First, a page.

Four passwords needed to foil hackers

Posted on February 23rd, 2005

Users urged to maintain different passwords for home, work, surfing and banking.

Every computer user should have at least four different types of password to securely access websites and work systems, according to the Computing Technology Industry Association (CompTIA). The IT trade organisation said that human error is the primary cause of IT security breaches, and in many instances security breaches can be traced back to poor password security.

CompTIA warned that people should use multiple passwords, because if one is compromised or stolen they could become the victim of identity theft or financial loss. And if the lost password is the same one used at work, the organisation warned that ‘the consequences for your employer could be disastrous’.

‘As we have incorporated computer use into more and more of our lives at home and at work, the number of passwords we use has grown exponentially,’ said John Venator, president and chief executive at CompTIA.

The organisation recommends that users maintain four passwords. The first should be easy to remember for use on general websites. The same password can be used in many low-risk places because the consequences are minimal if the password is compromised.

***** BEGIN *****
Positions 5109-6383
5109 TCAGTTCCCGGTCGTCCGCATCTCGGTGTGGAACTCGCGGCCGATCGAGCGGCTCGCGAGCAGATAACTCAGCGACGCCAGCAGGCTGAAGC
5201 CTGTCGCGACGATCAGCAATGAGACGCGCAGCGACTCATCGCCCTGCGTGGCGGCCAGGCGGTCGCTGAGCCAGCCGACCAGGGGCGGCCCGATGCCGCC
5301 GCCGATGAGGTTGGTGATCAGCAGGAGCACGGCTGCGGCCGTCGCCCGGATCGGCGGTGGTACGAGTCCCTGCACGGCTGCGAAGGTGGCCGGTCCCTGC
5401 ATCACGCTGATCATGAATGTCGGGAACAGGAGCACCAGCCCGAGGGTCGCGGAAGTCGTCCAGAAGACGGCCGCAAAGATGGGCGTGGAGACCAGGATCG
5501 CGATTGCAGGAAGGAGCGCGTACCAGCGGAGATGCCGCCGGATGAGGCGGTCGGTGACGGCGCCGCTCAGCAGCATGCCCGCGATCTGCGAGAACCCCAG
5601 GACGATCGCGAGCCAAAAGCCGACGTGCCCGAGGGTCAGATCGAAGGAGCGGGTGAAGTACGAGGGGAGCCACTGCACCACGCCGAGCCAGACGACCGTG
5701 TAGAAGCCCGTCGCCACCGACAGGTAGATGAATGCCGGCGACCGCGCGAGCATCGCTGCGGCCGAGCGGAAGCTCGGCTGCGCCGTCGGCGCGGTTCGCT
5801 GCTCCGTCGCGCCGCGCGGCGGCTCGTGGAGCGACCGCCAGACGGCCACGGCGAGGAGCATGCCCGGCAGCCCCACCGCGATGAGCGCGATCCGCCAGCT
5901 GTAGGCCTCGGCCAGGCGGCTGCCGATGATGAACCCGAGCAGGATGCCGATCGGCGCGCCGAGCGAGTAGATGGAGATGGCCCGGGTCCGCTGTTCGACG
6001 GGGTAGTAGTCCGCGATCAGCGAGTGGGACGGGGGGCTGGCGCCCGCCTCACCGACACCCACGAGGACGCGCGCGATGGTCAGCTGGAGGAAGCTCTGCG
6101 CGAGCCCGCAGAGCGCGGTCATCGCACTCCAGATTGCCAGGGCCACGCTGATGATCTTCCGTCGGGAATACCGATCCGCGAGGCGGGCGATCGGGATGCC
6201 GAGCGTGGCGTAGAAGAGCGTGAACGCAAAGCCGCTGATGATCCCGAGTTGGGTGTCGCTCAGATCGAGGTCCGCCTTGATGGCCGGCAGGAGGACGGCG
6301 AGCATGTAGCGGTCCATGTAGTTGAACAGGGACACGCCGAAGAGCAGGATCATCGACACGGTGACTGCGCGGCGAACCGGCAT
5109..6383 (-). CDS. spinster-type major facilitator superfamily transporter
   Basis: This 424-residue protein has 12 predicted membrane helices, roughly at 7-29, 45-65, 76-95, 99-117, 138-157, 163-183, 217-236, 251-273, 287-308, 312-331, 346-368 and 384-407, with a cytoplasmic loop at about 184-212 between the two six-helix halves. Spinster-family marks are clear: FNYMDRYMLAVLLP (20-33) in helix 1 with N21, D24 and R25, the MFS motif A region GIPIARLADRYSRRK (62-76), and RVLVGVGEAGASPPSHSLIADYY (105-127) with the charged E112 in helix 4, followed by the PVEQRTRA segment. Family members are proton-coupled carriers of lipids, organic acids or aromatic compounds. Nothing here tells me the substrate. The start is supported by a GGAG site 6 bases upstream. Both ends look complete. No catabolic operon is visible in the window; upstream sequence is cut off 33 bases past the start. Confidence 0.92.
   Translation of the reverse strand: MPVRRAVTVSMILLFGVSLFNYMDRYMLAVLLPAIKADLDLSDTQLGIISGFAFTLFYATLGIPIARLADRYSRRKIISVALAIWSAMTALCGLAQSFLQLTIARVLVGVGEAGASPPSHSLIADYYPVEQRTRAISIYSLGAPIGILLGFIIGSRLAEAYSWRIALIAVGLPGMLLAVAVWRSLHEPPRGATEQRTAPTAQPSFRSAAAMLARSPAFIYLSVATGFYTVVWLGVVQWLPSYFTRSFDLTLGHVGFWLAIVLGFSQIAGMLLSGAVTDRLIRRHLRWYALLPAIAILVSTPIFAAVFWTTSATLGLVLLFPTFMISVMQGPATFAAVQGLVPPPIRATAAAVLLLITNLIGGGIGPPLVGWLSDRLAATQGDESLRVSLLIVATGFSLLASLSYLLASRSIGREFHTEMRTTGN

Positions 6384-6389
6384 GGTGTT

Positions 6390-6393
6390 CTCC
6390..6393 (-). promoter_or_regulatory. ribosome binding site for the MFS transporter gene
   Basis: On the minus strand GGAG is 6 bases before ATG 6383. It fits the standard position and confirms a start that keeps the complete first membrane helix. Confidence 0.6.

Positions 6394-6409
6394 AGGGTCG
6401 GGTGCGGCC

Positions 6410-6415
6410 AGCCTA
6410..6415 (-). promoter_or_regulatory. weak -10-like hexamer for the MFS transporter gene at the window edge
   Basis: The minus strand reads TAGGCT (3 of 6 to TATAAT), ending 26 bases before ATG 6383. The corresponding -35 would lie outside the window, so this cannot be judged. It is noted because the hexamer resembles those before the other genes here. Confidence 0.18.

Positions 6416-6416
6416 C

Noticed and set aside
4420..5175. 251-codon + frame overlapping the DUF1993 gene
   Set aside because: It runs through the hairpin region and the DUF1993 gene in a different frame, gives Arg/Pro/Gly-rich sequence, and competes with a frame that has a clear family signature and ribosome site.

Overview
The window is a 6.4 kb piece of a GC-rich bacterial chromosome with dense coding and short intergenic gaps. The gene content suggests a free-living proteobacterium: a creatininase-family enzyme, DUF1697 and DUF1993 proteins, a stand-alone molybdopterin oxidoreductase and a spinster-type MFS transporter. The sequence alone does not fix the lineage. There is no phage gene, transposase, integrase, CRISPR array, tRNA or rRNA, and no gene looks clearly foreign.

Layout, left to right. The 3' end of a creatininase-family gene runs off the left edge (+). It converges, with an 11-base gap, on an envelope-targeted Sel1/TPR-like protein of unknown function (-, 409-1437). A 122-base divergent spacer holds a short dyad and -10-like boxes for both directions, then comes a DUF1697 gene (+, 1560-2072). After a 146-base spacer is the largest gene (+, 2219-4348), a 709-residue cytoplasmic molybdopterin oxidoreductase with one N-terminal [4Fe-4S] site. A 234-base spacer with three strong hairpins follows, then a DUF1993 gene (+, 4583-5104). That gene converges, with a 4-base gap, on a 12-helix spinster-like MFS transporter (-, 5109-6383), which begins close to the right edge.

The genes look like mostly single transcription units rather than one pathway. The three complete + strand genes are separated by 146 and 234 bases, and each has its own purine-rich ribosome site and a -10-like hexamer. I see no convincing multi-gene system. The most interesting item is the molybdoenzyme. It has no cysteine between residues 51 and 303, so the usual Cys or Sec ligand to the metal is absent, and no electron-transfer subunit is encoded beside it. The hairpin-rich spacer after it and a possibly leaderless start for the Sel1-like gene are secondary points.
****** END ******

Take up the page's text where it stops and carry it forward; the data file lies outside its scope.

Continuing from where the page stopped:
The second password should be more complex, with a mix of numbers and letters, for e-commerce websites. But if this password is compromised, CompTIA warned, there may be financial implications, such as credit card theft.

Thirdly a ‘very complex’ password is required for banking websites. This password should contain lower case letters, uppercase letters, numbers and punctuation marks, or at least three of these four categories. If this password is compromised, identity theft is possible.
Finally a separate password should be used only at work, which should not resemble any of the passwords used for home and personal computing.

All passwords except the easy website password should be changed at least every 90 days, the trade body advised.

By Steve Ranger